It was all in vain. Nothing could please her; she would eat and drink nothing, and she sat, scowling and looking angrily at the other fairies’ jeweled cups and dishes, until the feast was over, and it was time to give the presents.
Then they all went into the great tapestried room where the tiny Princess lay sleeping in her mother-o’-pearl cradle, and the seven fairies began to say what they would each give her.
The first stepped forward and said: “She shall always be as good as gold”; the second: “She shall be the cleverest Princess in the world”; the third: “She shall be the most beautiful”; the fourth: “She shall be the happiest”; the fifth: “She shall have the sweetest voice that was ever heard”; the sixth: “Everyone shall love her.” And then the wicked old cross fairy strode over to the cradle with long quick steps, and said, shaking her black crooked stick at the King and Queen: “And I say that she shall prick her hand with a spindle and die of the wound!”
At this the Queen fell on her knees and begged and prayed Tormentilla to call back her cruel words; but suddenly the seventh fairy, the youngest of all, who knew Tormentilla well, and had hidden herself behind the curtains for fear that some such thing might happen, came out and said:
“Do not cry so, dear Queen; I cannot quite undo my cousin’s wicked enchantment, but I can promise you that your daughter shall not die, but only fall asleep for a hundred years. And, when these are past and gone, a Prince shall come and awaken her with a kiss.”
So the King and Queen dried their tears and thanked the kind fairy Heartsease for her goodness; and all the fairies went back to their homes, and things went on much as usual in the palace. But you can imagine how careful the Queen was of her little girl; and the King made a law that every spindle in the country must be destroyed, and that no more should be made, and that anyone who had a spindle should be heavily punished if not executed at once.
Well, the years went by happily enough until the Princess Miranda was almost eighteen years old, and all that the six fairies had promised came true, for she was the best and the prettiest and the cleverest Princess in all the world, and everybody loved her. And, indeed, by this time Tormentilla’s spiteful words were almost forgotten.
“Poor old thing,” the Queen would sometimes say, “she was so angry at having been left out that she did not know what she was saying. Of course, she did not really mean it.”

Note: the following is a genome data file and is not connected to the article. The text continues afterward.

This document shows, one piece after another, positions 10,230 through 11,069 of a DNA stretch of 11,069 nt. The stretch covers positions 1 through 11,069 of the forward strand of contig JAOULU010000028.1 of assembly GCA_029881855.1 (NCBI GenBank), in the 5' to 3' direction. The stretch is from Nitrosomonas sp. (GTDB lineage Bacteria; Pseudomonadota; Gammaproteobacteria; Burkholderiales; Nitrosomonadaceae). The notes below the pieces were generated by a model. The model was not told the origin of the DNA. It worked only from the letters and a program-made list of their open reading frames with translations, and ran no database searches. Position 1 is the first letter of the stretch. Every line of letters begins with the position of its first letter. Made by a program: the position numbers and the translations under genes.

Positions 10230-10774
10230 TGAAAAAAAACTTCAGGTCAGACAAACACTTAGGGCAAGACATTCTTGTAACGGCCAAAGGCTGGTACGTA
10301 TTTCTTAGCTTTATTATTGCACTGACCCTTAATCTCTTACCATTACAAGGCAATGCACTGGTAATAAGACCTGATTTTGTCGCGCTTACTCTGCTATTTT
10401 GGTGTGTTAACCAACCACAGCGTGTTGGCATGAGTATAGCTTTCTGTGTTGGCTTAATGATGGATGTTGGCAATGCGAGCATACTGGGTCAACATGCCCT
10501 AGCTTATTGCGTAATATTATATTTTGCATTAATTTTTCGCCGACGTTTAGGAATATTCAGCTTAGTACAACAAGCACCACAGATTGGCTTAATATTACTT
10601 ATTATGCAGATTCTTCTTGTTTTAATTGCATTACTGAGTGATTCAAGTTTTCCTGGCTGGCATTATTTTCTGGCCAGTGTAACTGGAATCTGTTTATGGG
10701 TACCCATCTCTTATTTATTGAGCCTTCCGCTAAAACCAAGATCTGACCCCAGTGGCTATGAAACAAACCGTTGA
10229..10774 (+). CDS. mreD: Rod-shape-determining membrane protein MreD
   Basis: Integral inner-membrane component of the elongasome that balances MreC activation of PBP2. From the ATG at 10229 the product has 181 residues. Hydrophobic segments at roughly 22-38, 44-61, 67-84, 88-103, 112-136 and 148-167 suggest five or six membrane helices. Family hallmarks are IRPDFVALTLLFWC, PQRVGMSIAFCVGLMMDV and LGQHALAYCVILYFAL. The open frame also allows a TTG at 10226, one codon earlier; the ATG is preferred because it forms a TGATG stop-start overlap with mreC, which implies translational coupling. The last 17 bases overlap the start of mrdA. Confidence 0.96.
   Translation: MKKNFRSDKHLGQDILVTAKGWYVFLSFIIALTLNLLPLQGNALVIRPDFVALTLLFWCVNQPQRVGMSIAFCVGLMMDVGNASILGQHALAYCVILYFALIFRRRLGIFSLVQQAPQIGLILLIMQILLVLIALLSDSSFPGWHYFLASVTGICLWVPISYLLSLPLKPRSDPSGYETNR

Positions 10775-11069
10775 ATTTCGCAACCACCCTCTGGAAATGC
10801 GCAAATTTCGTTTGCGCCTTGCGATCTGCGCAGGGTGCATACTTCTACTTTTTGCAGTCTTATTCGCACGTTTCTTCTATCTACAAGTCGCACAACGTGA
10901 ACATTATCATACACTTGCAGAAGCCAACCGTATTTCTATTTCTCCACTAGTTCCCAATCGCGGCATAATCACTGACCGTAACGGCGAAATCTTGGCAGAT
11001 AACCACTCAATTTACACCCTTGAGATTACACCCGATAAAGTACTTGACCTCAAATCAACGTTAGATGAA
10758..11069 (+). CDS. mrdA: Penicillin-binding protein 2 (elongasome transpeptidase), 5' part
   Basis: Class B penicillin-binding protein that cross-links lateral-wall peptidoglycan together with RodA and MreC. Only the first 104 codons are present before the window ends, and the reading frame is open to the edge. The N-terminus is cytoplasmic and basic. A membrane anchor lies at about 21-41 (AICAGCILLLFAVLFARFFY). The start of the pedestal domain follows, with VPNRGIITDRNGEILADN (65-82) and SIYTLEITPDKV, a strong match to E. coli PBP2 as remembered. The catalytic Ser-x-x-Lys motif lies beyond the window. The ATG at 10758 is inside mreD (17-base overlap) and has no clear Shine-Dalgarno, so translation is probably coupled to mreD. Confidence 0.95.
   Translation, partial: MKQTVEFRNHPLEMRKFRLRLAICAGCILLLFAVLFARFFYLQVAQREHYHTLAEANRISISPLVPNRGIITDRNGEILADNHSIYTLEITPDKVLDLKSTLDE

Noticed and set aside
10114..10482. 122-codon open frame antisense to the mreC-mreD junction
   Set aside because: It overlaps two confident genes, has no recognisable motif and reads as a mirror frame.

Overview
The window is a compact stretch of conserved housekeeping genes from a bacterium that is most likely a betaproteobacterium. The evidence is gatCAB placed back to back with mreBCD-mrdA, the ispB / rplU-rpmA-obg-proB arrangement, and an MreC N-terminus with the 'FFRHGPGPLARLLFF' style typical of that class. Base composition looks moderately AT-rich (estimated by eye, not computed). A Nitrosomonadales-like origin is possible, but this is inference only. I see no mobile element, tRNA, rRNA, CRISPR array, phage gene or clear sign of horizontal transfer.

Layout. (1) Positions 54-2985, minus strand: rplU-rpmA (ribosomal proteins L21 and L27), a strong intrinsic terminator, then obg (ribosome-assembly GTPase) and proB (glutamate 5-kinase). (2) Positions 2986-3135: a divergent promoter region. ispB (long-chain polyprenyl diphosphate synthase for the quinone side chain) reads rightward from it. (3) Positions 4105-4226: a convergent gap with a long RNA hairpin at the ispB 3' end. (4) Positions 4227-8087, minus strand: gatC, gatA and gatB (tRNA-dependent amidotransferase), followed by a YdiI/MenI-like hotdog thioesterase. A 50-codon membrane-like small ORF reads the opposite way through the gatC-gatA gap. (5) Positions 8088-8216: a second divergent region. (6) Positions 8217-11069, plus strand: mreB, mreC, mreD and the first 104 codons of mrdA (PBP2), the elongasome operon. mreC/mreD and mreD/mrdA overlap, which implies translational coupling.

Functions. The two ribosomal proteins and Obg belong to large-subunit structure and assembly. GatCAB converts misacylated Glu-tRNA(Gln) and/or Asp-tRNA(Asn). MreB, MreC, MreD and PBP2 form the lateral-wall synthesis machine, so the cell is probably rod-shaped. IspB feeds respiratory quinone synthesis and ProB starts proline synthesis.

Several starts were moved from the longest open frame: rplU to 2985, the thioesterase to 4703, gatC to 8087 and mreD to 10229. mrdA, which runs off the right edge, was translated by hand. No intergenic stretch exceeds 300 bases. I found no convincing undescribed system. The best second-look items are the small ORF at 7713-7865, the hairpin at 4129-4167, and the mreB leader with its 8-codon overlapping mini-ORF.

Now, the King and Queen had to go away for a few days to a great entertainment that one of their richest nobles was giving at his country house; and, as the Princess did not wish to go, they left her behind with her ladies-in-waiting in the beautiful old palace. For the first two days she amused herself very well, but on the third she missed her father and mother so much that, to pass the time till they came back, she began exploring all the old lumber-rooms and out-of-the-way attics in the palace, and laughing at the dusty furniture and queer curiosities she found there.
At last she found herself at the top of a narrow winding stairway in a tall turret that seemed even older than all the rest of the palace. And when she lifted the latch of the door in front of her she saw a little low chamber with curiously painted walls, and there sat a little old, old woman in a high white cap, spinning at a wheel.
For some time she stood at the door, watching the old woman curiously; she could not imagine what she was doing, for the Princess had never seen a spinning-wheel in her life before, because, as I told you, the King had ordered them all to be destroyed.
Now, it happened that the poor old woman who lived in this tower had never heard the King’s command, for she was so deaf that if you shouted until you were hoarse she would never have been able to understand you.
“What pretty work you are doing there, Goody? And why does that wheel go whirr, whirr, whirr?” said the Princess. The old woman neither answered nor looked up, for, of course, she did not hear.
So the Princess stepped into the room and laid her hand upon the old woman’s shoulder.
Goody started then, looked up, and rubbed her eyes.
“Deary, deary me!” cried she, in a high, cracked voice. “And who may you be, my pretty darling?”
“I’m the Princess Miranda,” screamed the maiden in her ear, but the old woman only shook her head—she could hear nothing.
Then the Princess pointed to the spindle, and made the old woman understand that she wanted to try if she could work it.
So Goody nodded, and laughed, and got up from her seat, and the Princess sat down and took the spindle in her hand. But no sooner did she touch it than she pricked the palm of her hand with the point, and sank down in a swoon.